Amazon, Tesco and Asda have come out on top of an exclusive consumer poll asking which retailers offer the best customer experience, but Aldi isn’t far behind. 

The discount retailer, which overtook Morrisons to join the ‘big four’ in September last year, was fourth. Morrisons, by contrast, didn’t even make the top 10. 

Retail Week interviewed 1,000 UK consumers about their spending intentions next year for its report Crisis and the consumer: business-critical insight into how 1,000 UK consumers are shopping right now, produced in association with Jaywing, Juniper, Opia and Yext. 

When asked, unprompted, what their favourite retailer was for customer experience, they chose the following:

  1. Amazon
  2. Tesco
  3. Asda
  4. Aldi
  5. Sainsbury’s
  6. John Lewis & Partners
  7. Marks & Spencer
  8. Next
  9. Lidl
  10. Nike

The full report, which you can download here, takes a deep dive into the strategies of the top five as we head into 2023.

Here is a taster of what the report reveals about number-one choice Amazon:

Amazon makes life easy

We asked consumers to explain how they feel retailers are supporting them and one word came up repeatedly – ‘easy’. Shoppers are looking for speed, ease and convenience more than ever, and Amazon has written the playbook on this over the past two decades.

As the world’s largest online retailer, Amazon’s investment in technology to achieve this easy shopping experience is significant. The company is known for prioritising long-term investment in scale over short-term profit.

For example, in response to the pandemic, labour shortages and unsustainable courier costs, Amazon has doubled the number of parcel lockers in the UK, to 5,000, in the past two years.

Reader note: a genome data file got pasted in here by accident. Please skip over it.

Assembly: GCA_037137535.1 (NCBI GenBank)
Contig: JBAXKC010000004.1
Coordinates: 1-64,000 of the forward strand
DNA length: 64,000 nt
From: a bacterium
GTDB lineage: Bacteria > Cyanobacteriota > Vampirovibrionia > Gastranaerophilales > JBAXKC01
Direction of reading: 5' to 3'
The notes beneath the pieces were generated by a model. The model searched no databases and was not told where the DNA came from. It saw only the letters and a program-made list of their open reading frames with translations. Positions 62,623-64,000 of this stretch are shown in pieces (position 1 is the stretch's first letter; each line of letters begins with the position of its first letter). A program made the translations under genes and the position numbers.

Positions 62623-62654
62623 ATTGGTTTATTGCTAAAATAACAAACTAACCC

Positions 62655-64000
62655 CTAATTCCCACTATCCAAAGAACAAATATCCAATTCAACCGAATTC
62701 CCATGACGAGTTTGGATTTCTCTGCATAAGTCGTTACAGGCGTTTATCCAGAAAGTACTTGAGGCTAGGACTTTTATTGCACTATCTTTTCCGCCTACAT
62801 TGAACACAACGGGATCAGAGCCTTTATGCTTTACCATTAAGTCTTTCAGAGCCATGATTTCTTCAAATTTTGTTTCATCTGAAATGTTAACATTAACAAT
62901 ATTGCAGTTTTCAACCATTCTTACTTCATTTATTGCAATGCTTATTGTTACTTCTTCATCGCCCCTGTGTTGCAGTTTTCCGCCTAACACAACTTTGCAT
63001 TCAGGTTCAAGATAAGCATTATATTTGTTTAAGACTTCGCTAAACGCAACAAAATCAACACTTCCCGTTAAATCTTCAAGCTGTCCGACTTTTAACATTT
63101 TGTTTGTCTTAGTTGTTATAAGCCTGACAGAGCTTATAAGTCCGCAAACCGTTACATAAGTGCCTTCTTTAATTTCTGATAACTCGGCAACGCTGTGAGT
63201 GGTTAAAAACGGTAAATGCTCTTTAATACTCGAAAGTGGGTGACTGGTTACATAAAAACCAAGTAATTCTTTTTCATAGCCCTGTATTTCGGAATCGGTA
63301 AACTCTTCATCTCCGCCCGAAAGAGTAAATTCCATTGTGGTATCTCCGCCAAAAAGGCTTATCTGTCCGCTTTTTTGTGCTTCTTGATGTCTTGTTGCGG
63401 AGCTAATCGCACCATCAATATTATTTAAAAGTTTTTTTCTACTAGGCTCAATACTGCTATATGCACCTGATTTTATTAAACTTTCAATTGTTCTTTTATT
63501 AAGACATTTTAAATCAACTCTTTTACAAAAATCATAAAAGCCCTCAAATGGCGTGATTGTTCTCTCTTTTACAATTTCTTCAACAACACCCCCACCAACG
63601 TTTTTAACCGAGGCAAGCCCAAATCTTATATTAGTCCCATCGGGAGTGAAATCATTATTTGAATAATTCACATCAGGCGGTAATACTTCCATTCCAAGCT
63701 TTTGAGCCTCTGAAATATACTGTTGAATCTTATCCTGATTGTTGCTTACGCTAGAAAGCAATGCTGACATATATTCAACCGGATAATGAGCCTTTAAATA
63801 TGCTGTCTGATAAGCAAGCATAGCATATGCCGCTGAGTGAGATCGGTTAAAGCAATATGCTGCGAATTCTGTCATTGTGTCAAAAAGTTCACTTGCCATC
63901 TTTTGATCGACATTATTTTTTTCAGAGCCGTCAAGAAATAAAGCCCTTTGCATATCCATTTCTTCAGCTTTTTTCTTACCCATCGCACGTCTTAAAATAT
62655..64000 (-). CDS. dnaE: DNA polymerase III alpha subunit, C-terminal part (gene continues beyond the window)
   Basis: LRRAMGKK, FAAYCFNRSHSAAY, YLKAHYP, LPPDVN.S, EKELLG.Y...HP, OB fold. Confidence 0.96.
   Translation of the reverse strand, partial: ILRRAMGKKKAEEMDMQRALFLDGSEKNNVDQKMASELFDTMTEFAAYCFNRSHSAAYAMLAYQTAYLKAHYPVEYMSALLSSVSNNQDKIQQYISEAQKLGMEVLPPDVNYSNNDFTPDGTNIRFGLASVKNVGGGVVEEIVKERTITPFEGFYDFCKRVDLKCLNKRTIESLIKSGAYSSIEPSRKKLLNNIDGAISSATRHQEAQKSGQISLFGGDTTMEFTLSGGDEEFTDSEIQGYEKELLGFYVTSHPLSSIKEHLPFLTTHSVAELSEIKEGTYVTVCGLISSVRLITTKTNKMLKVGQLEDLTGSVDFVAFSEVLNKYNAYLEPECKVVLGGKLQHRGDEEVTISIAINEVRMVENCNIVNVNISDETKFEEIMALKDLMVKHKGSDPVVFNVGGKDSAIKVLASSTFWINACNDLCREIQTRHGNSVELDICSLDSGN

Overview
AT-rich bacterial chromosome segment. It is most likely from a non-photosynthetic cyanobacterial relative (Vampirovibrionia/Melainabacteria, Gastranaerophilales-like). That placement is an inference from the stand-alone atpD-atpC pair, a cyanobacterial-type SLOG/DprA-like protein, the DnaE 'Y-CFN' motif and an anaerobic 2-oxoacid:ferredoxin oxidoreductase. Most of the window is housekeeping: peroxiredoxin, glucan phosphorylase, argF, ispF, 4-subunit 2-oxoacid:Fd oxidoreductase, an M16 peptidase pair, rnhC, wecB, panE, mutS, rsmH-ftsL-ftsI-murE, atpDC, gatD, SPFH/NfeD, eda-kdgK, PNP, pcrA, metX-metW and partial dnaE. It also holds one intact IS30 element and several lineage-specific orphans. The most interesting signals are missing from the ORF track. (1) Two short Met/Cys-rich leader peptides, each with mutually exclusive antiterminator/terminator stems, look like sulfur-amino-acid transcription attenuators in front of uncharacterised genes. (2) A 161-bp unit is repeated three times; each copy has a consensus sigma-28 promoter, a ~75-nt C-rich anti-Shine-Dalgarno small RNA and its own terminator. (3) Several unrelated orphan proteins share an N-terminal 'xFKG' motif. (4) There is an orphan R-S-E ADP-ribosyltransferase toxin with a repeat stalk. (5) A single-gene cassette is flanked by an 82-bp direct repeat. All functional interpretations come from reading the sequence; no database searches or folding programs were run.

However, even the online behemoth is raising red flags about the retail market’s outlook. In October, boss Andy Jassy cautioned that there was “a lot happening in the macro-economic environment” that could hammer its top and bottom lines during the holiday season.

Amazon warned the market that sales may only come in between $140bn (£121.28bn) and $148bn (£128.21bn) during its fourth quarter. Analysts had previously expected $155.15bn (£134.4bn). Operating profit could be anywhere between nothing and $4bn (£3.47bn), it said, as uncertainty swirls around consumer spending this Christmas. 

Amazon reported a 9% drop in third-quarter profits to $2.87bn (£2.49bn) despite a 15% uplift in net sales to $127.1bn (£110.1bn). Its international arm, which includes its UK business, suffered widening losses of $2.5bn (£2.17bn) compared with $900m (£779.98m) a year ago.

UK country manager John Boumphrey says the focus at the online giant is low prices, vast selection and fast delivery – checking three important boxes for our survey respondents.

“That’s something that our customers value every day, especially when budgets are tight, and we have always focused on the best possible customer experience,” he says. 

Amazon also worked to give shoppers the opportunity to spread Christmas shopping costs in 2022, with an early access sale for Amazon Prime members offering a two-day shopping event in mid-October.

“Not only were UK Prime members able to get ahead of their festive shopping and spread out their seasonal spending, they saved over £35m in the 48-hour sales period,” Boumphrey says.

“Members ordered more than 100 million items from Amazon’s selling partners around the world, most of which are small and medium-sized businesses.” 

Crisis and the consumer report cover

Crisis and the consumer

For more on how to navigate the challenges the rising cost of living will present in 2023, register for free access to the Crisis and the consumer report now.

It will detail why you should:

  1. Prioritise value for money – this is consumers’ number-one concern
  2. Think creatively – educate, share ideas and foster a positive sense of being in this together
  3. Tailor your response – people are affected in different ways and will require different messaging and solutions
  4. Cut costs where possible – identify what can be cut and where efficiencies can be found
  5. Not forget about sustainability – purpose still matters and will continue to do so as the crisis evolves